|Title:||Star Wars: Episode VII – The Force Awakens|
Daisy Ridley, Oscar Isaac,
|Runtime:||2 Hours 15 mins|
|Release Date:||Dec 17 2015|
|See If You Like:||Star Wars, Star Trek Into Darkness|
“You’ve never heard of The Force Awakens? It’s the film that was made like the first one again in less than 40 years.”
Spoiler Note: Whilst the author does take care to avoid spoilers, there is discussion about the set-up of characters post Episode 6 of the Star Wars series, events of Episode 4 and the opening few minutes of this film to summarise the plot. Character reveals are not spoilt.
So it’s finally here then. You wanted new Star Wars and you’re damn well getting it, thanks to the Walt Disney marketing machine. Event cinema seems to have died a death with not many movies generating a casual interest in recent years but the simple fact that there is a new part of the classic space opera mythos has captured the imagination of many cinemagoers with plenty of older and younger heads alike opting to make the effort with the return of George Lucas’ beloved space opera to big screens. Gone is Lucas after selling the rights to Disney for an eye-watering sum and in comes marmite director J.J. Abrams (Star Trek Into Darkness) to pick up where the prequel trilogy left off with an annoyed fanbase keen to see something more akin to the original saga from the 70’s and 80’s post the good guys winning. Laboured? Maybe but there’s money to be made and Disney is not afraid to pick up a dropped couple of pennies as Abrams delivers a nostalgia filled, rip snorting darling of a sci-fi epic that lacks innovation.
Luke Skywalker has been missing for some time and he is considered to be The Last Jedi. In his place, a successor to the fallen Galactic Empire called the First Order has risen to terrorise the galaxy, with the dark side of the Force wielding Kylo Ren (Adam Driver, While We’re Young) at the forefront of their campaign to finish the Republic and Resistance, led by General Leia Organa (Carrie Fisher, Maps To The Stars), once and for all. A Resistance fighter pilot, Poe Dameron (Oscar Isaac, Show Me A Hero), comes across the means to find Skywalker on the desert planet Jakku but runs afoul of the First Order. His droid comes across Rey (Daisy Ridley, Scrawl), a scavenger, and a redeemed Stormtrooper dubbed Finn (John Boyega , Attack The Block) as the three plan to get the information to the right people.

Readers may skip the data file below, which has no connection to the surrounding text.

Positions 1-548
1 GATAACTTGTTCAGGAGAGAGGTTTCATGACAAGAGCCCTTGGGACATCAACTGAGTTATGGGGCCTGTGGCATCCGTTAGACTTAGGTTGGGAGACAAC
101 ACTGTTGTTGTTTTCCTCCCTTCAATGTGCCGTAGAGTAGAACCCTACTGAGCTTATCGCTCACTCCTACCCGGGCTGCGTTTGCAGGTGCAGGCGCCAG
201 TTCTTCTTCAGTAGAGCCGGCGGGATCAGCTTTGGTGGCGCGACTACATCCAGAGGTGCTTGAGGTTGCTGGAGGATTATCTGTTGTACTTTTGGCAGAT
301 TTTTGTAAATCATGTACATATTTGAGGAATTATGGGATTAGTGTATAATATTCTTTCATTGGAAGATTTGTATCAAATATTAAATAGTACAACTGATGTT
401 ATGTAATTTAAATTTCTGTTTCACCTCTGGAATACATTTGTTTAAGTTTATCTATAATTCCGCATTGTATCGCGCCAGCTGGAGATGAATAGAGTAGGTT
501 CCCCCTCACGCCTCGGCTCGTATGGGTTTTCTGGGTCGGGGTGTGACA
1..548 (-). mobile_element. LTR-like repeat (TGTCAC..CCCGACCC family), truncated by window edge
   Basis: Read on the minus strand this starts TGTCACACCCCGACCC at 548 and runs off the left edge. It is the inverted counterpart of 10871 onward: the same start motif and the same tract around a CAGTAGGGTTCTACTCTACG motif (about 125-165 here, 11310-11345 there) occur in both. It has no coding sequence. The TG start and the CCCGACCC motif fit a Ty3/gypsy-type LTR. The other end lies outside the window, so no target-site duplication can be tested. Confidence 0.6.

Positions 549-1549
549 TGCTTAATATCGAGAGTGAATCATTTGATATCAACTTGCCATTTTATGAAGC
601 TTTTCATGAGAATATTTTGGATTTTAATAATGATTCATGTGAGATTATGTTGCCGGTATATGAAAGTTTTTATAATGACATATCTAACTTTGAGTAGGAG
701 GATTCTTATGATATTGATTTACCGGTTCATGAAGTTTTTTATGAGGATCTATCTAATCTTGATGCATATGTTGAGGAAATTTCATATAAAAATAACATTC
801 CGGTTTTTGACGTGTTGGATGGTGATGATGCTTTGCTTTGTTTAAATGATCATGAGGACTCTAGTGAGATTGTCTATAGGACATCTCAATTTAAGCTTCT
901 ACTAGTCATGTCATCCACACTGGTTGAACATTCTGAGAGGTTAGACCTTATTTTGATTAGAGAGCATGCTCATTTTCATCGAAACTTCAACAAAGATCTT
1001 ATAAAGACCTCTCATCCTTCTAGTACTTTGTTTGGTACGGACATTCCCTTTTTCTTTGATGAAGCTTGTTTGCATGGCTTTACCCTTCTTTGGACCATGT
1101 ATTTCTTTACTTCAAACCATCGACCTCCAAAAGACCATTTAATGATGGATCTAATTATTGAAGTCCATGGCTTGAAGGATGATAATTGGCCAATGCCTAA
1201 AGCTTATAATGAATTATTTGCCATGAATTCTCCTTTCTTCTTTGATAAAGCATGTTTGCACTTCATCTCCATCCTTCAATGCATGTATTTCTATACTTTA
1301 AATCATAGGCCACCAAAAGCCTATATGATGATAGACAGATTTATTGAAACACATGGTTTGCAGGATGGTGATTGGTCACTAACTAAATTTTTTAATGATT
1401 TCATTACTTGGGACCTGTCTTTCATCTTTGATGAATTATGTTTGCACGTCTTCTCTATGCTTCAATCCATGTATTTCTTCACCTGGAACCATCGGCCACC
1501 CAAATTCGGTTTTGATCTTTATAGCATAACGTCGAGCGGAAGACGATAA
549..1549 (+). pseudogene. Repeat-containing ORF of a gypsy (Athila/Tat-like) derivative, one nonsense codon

First off, most of the cast – both old and new – are highly impressive in their abilities. You would think given how most space operas can verge into the silly (i.e. this year’s Jupiter Ascending) that a new one in 2015 could fall into a similar trap. But this is Star Wars we’re talking about. It commands a respect from the new players to give it their all and at the same time is the comfort of an old pair of slippers for the older generation to slip back into iconic roles. Harrison Ford (The Expendables 3) excels sliding back into his breakout role all those years ago as space rogue Han Solo, as he is shown to have not missed a beat using the same old tricks. Isaac is captivating as the ace pilot Poe that gees up everyone and is a bit of a shame you don’t see more of him. Boyega adds an impressive string to his burgeoning bow as the turncoat Stromtrooper who sees one atrocity too many and can’t hack it anymore. With a character that could attract some ridicule, he really gets over the humanity of Finn and his attempts to make amends by running further and further away from the First Order. Considering how little of a career she has had to date, Ridley shows absolutely no fear as she grabs the sizable role of Rey and rides it to success in a star making performance. With so much on her plate to go through, she captures the story arc of that ‘daughter left behind’ who can’t think of anything else to do but wait at home brilliantly.